the following register settings are required:

Set preamble detection threshold to maximum.
 Enable all Header comparisons.
 Enable multi packet mode.
 Enable CRC check.
These settings are done to avoid a possible condition where the receiver identifies some noise pattern as a
preamble and receives an incorrect packet as a standard packet.
In the reference code the user_setup.h file will define the correct modem parameters based on the application
parameters for the raw mode initialization.
3. Raw Data Mode Implementation
Figure 3 shows the raw data mode algorithm implementation details. The RX Data and RX_Bit_Clk are provided to
the microcontroller which runs the raw data mode algorithm.
Initialization
RX_Data
EZRadioPRO
RX_Bit_Clk
Deglitching
Algorithm
RX_Deglitched Data
BER
Measurement
Retiming
Algorithm
Raw Data Output
Optional
Packet
Handling
PER
Measurement
Microcontroller
Figure 3. Raw Data Mode Implementation
As shown in Figure 3, the algorithm is divided in 4 parts:

Initialization—Sets the receiver in a raw data mode configuration.
 Deglitching Algorithm—Removes glitches on the RX Data.
 Retiming Algorithm—Estimates the no. of raw data bits and extracts them in a buffer.
 Packet Handling—Detects Synchronization Word, processes and validates the Payload and data is available in
payload data buffer.
4
Rev. 0.2
AN463
The output of the deglitching algorithm is used for BER measurements. The RX_Clk for bit sampling is generated
using an external clock source. A simple packet error rate calculation algorithm is implemented using the packet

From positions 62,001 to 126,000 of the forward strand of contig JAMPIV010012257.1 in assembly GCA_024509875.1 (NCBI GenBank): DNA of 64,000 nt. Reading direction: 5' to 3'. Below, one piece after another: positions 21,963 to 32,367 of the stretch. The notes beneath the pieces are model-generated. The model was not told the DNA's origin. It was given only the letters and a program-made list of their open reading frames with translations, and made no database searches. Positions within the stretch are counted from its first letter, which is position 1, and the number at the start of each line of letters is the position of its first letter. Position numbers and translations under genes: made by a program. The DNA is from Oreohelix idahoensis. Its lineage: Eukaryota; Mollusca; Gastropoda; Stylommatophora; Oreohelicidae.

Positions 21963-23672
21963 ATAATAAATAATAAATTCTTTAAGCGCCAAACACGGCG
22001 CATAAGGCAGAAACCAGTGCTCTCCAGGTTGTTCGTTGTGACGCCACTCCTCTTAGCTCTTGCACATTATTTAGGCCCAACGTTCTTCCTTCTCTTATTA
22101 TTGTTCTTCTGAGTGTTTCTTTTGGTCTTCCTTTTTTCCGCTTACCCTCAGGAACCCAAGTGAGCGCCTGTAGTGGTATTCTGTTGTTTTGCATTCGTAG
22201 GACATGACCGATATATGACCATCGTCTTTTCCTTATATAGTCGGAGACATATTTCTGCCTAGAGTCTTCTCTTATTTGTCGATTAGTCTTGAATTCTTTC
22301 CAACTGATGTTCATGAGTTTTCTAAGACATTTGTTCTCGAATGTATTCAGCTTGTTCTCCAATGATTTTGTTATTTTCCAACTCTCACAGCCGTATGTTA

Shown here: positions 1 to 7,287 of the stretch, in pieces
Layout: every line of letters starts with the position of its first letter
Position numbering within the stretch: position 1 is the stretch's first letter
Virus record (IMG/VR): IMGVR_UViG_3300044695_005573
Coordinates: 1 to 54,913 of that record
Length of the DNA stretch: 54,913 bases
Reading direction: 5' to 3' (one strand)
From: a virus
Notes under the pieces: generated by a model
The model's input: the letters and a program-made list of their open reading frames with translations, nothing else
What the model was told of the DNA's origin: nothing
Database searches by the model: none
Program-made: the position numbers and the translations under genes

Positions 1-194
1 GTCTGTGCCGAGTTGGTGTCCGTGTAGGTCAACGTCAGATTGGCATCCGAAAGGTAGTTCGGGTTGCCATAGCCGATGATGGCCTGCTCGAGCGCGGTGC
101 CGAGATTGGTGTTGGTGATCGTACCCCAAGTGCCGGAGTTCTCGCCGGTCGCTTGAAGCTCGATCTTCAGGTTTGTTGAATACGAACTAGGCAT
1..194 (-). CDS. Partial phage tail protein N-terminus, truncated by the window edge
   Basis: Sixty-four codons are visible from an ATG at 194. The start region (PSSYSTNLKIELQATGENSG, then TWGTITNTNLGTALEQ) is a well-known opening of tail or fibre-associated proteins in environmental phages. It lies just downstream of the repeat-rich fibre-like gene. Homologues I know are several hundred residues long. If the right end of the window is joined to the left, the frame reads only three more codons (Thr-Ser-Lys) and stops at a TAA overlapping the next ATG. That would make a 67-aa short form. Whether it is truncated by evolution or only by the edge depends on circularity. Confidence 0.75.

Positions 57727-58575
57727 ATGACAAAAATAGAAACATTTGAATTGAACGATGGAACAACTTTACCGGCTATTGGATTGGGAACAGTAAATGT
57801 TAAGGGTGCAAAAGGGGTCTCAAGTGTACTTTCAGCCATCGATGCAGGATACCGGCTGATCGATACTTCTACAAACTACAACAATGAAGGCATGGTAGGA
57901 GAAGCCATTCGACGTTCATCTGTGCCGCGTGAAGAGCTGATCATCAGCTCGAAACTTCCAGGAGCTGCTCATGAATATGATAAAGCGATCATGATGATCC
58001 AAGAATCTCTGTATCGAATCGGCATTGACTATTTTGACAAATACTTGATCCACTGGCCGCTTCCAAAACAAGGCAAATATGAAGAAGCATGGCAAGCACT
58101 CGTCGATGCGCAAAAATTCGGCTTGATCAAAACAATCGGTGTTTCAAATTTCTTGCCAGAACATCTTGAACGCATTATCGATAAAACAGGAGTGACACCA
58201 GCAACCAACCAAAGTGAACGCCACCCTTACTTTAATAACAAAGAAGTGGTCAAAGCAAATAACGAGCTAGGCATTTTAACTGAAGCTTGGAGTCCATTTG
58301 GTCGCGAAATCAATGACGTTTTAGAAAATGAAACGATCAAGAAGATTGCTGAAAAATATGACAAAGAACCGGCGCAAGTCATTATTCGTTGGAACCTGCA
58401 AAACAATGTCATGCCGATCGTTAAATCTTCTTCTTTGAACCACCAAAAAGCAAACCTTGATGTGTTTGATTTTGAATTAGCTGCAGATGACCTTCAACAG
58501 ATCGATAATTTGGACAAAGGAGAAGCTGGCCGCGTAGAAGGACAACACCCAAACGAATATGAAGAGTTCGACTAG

handler algorithm on the microcontroller. This is used for PER measurements.
Because of the modular implementation of the software algorithm, the user can easily select/deselect the required
blocks. For example, if the deglitching block is the only relevant block for the application, the user can disable the
retiming and packet handling blocks.
3.1. Initialization
This section of the code configures the receiver for raw data mode.
void Radio_Init ( unsigned int setting )
{
unsigned char ItStatus1, ItStatus2;
//read interrupt status registers to clear the interrupt flags and release NIRQ pin
ItStatus1 = SpiReadRegister(0x03);
ItStatus2 = SpiReadRegister(0x04);
//SW reset
SpiWriteRegister(0x07, 0x80);
//wait for chip ready interrupt from the radio (while the nIRQ pin is high)
while ( NIRQ == 1);
//read interrupt status registers to clear the interrupt flags and release NIRQ pin
ItStatus1 = SpiReadRegister(0x03);
ItStatus2 = SpiReadRegister(0x04);
//set the physical parameters
//set Crystal Oscillator Load Capacitance register
SpiWriteRegister(0x09, CRYSTAL_OSC_LOAD_CAP);
//set the center frequency to 870.8 MHz
SpiWriteRegister(0x75, FREQ_BAND_SELECT);
SpiWriteRegister(0x76, NOM_CARRIER_FREQ_1);
SpiWriteRegister(0x77, NOM_CARRIER_FREQ_0);
// packet handler settings
SpiWriteRegister(0x35, 0xF8);
SpiWriteRegister(0x71, 0x63);
// set to avoid false packet detection
SpiWriteRegister(0x30, 0x84);
SpiWriteRegister(0x32, 0x0F);
SpiWriteRegister(0x33, 0x77);
SpiWriteRegister(0x08, 0x10);
#ifdef Setting2
Rev. 0.2
5
AN463
// Modem Parameters
SpiWriteRegister(0x56, 0x40);
SpiWriteRegister(0x1C, 0xAE); // 153.3 KHz BW
SpiWriteRegister(0x1D, 0x68); .
SpiWriteRegister(0x1E, 0x0A);
SpiWriteRegister(0x20, 0x3E);
SpiWriteRegister(0x21, 0x02);
SpiWriteRegister(0x22, 0x0C);
SpiWriteRegister(0x23, 0x49);
SpiWriteRegister(0x24, 0x04);
SpiWriteRegister(0x25, 0x60);
SpiWriteRegister(0x2A, 0xB0);
SpiWriteRegister(0x71, 0x63);
#endif
// packet handler settings
SpiWriteRegister(0x35, 0xF8);
SpiWriteRegister(0x71, 0x63);
// set GPIOs
SpiWriteRegister(0x0b, 0xD4);
SpiWriteRegister(0x0c, 0xCF);
SpiWriteRegister(0x51, 0x36);
// Set Non default registers
SpiWriteRegister(0x69, 0x60);
// Turn Receiver ON
SpiWriteRegister(0x07, 0x04);
3.2. Deglitching Algorithm
The main function of the deglitching algorithm is to remove any glitches that occur in the RX Data due to the higher
data rate bit-clock. The glitches are one or two clock cycles wide and the example algorithm will filter out these
narrow glitches.